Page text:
I also sip water throughout the day. On days when the atmosphere is very dry I do some topical throat steaming as necessary. It’s important to keep vocal folds well hydrated!



EOL: What is it like to be part of such a huge multicultural group? What kind of nationalities do you have?


Esi : I’ve spent much of my life living in London and so a huge multicultural group as there is in Totem does bring its own sense of normality, since London is highly multicultural.


I believe we have nationalities from almost every continent, so examples of the counties would be: Finland (Europe), Mongolia (Asia), Canada (North America), Brazil (South America), Australia (Oceania) and Ghana (my roots and country of birth).



EOL: You say you like to ‘make sounds into language’ can you elaborate more?


Esi : I think if fully put into context, what I was saying at the time in this partially quoted statement, was that when I started the creation process for Totem several years ago, the language of the songs that I was to sing was not a known language but a series of lyrics put together by composers specifically for the show, to appear like a known or real language.


I call it Totem’s created language. When I realised that it was a “created” language, I decided that it was my role to make the lyrics sound authentic (African in the main), by taking meaning from the music and using what the music would give me to express the song.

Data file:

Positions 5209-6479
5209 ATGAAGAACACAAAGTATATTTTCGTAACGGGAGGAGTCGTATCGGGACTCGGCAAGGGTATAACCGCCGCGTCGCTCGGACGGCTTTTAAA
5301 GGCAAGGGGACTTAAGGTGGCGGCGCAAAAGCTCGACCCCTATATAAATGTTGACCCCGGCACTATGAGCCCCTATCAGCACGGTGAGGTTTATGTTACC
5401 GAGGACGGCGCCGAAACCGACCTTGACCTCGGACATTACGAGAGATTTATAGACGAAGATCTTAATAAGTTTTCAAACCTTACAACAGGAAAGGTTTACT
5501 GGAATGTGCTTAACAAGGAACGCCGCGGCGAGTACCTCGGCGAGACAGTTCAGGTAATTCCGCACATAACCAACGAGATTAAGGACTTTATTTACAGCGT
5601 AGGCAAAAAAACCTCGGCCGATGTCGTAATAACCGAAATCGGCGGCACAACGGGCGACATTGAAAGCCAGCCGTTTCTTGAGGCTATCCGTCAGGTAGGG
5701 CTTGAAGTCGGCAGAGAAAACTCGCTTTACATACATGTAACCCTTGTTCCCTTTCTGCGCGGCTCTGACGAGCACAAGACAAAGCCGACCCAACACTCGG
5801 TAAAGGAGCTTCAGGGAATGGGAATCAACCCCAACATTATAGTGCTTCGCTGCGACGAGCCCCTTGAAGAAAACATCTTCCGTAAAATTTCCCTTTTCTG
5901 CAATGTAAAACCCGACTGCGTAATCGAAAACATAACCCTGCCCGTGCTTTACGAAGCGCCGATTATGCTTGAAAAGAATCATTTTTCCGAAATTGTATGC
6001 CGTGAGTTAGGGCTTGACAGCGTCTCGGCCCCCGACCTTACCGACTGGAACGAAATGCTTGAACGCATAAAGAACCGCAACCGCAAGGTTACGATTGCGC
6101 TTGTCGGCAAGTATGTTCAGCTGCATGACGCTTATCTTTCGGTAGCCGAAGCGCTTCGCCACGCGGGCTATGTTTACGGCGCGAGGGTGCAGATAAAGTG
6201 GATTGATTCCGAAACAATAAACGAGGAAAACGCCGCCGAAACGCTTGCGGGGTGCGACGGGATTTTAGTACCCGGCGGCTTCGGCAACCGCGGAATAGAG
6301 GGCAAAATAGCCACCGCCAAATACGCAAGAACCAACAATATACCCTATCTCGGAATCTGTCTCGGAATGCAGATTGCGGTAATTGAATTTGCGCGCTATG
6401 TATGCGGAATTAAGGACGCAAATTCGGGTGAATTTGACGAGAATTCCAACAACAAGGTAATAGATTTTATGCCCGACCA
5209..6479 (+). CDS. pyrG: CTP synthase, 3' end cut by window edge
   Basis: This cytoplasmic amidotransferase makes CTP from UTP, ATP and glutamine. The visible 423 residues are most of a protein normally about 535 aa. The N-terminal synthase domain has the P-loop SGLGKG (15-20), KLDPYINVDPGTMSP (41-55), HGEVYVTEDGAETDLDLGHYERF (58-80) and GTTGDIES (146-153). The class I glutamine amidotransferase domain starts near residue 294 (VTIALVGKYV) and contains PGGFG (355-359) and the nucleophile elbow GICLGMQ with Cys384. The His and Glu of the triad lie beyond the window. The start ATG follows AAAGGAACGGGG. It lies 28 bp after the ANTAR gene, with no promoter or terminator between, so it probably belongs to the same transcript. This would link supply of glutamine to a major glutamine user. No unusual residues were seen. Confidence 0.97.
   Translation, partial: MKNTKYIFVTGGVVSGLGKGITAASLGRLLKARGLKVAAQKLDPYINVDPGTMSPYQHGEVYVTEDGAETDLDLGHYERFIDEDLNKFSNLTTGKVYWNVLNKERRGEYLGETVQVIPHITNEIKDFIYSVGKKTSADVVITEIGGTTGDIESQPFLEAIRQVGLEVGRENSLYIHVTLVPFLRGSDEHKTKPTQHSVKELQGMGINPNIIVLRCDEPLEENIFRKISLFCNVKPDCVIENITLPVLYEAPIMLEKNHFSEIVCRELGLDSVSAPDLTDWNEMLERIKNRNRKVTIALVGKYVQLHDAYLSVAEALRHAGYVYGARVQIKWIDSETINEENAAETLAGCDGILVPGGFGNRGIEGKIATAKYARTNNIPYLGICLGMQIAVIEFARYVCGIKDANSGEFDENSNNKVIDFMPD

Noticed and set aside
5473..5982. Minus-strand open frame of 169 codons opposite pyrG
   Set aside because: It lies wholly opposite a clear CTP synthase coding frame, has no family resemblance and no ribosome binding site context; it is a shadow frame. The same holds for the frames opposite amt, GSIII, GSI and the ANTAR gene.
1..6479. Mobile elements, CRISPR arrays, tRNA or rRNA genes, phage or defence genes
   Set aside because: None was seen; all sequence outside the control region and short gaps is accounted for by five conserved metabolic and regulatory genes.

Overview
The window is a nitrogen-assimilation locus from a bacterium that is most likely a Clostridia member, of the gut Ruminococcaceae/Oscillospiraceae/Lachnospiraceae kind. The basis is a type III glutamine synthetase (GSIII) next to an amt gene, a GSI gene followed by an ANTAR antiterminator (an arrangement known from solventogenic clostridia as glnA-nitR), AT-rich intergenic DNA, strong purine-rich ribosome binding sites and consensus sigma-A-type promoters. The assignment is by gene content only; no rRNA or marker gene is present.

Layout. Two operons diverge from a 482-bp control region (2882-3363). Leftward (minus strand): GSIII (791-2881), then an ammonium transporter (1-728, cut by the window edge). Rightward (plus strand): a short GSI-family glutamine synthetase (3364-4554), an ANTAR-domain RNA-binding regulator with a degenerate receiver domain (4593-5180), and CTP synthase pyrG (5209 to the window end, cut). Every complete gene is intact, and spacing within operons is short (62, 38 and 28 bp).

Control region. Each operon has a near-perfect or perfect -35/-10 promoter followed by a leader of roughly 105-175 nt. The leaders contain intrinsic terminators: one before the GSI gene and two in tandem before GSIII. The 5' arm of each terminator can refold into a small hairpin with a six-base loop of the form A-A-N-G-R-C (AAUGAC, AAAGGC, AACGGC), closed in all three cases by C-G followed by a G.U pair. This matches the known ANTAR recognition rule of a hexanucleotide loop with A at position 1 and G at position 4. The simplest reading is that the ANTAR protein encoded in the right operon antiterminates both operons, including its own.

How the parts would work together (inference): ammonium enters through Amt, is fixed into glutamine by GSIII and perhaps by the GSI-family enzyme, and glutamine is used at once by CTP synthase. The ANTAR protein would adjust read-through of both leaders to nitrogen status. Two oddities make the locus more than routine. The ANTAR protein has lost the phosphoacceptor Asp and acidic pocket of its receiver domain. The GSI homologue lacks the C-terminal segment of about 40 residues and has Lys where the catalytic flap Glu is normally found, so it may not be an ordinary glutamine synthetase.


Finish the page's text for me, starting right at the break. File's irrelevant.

EOL: Tell us a bit about your experience of performing Rafiki at Disneyland Paris?


Esi : Oh! Rafiki….still with me in many ways. I absolutely enjoyed my experience playing Rafiki. I had three contracts over a period of almost two years. She (in the the park musical at the time) was quite a character and similar to Rafiki in the animated film, disciplined and yet at times mischievous.


I enjoyed playing a role like that within such a good story line and one that I feel can apply to many universally, in terms of …. remembering who you are, remembering that you have a purpose. The experience also introduced me to the use of lighting and automation in shows, which prepared me for the work I am doing in Totem.



EOL: Finally, has your African background influenced your to the entertainment industry? If so how?


Esi : I had the advantage of living some fifteen years of my younger life in Ghana and was encouraged during my secondary (high school) years to join as many school clubs as possible. I joined the school choir as well as one of five school bands a the time.


My school band was somehow spotted at a school pop-chain (musical evening) and were asked to perform on a show. It was called the Mike Eghan show and at the time was Ghana’s equivalent of Parkinson.


Out of that I got my first real session with one of Ghana’s then established musicians as a backing singer in a studio recording, I was sixteen. For sure my background and geography influenced this desire to be in entertainment. 


Totem, 12 Jan-26 Feb, Royal Albert Hall, Tickets and info: www.royalalberthall.com or 020 7589 8212